Hi, I’m Dr Eric Cobb with Z-Health Performance and today we’re talking about forward head posture and its impact on cognitive function. This is actually a really interesting topic because as I’ve been mentioning in previous blogs, a lot of people have associated forward head posture with neck pain and shoulder pain. That’s hard to prove in research but there’s a lot of other things that we’re learning about how the brain is impacted by forward head posture and that brings us to Z heath. If you are new to Z Health we’re a brain based education company we work with doctors, therapists, and coaches around the world so if you find this type of information interesting subscribe to the channel and check out all of our free resources.
So here’s the deal, if you look at some of the current research particularly on the aging population there is a growing body of evidence that indicates that forward head posture, as well as the degree of forward head posture, has a direct correlation with cognitive decline. This may be changes in short-term memory, verbal skills, logic, reasoning skills, executive functions and I find this very very interesting because there’s also some other small studies that you can look at that show that people working at keyboards all day: they more severe the forward head posture the more likely they are to suffer from basically cognitive overwhelm or cognitive overload. So there is obviously some alterations occurring between what’s happening with blood flow to the brain, oxygenation, activation from mechanoreceptors throughout the body when we’re in this forward head posture. So I think it’s very very important for you to consider for yourself for, your clients, that while postural correction or partial restoration might not be an essential pain relief tool, it can impact on a lot of other things from balance, to movement efficiency, movement coordination and obviously as we’re starting to learn cognitive function.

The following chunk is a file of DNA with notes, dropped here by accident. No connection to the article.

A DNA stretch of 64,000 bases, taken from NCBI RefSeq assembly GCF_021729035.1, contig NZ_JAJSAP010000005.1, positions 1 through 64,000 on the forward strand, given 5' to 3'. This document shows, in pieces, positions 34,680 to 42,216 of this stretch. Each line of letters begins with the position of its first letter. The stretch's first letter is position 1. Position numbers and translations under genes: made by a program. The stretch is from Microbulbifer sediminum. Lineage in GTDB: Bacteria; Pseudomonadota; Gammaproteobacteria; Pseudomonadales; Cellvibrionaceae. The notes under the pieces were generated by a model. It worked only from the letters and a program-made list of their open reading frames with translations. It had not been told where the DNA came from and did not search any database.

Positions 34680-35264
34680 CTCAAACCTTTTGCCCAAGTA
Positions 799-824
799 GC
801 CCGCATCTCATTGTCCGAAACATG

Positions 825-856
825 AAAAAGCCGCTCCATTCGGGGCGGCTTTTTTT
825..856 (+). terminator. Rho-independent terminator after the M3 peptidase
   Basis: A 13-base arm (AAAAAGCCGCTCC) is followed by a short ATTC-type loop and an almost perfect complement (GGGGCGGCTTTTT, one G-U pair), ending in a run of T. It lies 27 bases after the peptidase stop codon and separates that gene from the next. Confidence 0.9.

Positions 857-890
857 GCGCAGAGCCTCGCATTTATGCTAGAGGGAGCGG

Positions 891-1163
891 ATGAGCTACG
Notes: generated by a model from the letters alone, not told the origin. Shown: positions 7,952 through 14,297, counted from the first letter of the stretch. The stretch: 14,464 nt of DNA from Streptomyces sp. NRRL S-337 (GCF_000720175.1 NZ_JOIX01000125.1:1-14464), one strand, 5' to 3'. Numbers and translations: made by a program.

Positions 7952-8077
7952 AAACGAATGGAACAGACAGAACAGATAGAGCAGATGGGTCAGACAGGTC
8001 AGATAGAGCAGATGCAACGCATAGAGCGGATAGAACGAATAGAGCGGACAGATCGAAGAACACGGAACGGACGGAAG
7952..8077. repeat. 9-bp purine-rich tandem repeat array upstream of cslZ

So we want to take this a step further. There was another study done fairly recently and it looked at the actual anatomical ramifications of mild and moderate forward head posture as well as severe forward head posture. And they did this in cadavers. So they basically took people, cadavers, and they looked at their relative forward head position and then they did dissections looking at what muscles were predominantly impacted. What muscles were shortened? What muscles were lengthened as a result of this chronic posture? And so you know you can check that study out but I’m going to go over a couple of different interventions that I find really useful for people that have mild or moderate forward head posture.
Two of the muscles that are shown in the cadaver studies to be lengthened with prolonged exposure or prolonged positioning in (like I said mild to moderate category) one’s called the rectus capitis posterior minor and the other is called the semi-spinalis capitus. Again, you can look those up and check them out. What I want to show you are some basic stretching, mild mobilizations that you can do to impact on these muscles but because this is z health because we’re a brain based company I want you to do a little pre and post testing.
So first stand up close your eyes shake out any tension and from here I want you to bend your knees, tuck your pelvis a little bit, bring your ribs down lengthen your spine, tuck your chin, and notice how much tension you have. Alright? So basically we’re trying to get you into a one to two percent better posture than normal and I want you to see how much tension you have specifically in the upper cervical spine echoing down the back of your neck into your upper shoulder blades. Alright, so once you have a baseline we’re now going to do these mobilizations. These need to be done very gently. I will say that again very gently because it is possible for people to get in here, do a very heavy stretching motion and injure themselves. So do this to your capacity. Make sure you don’t do anything that’s going to put you out of commission. I recommend on a scale of one to ten keeping the stretching sensation between a one and a three. This is a coaxing process not a forcing process and this is a relatively delicate area we’re going to be working with.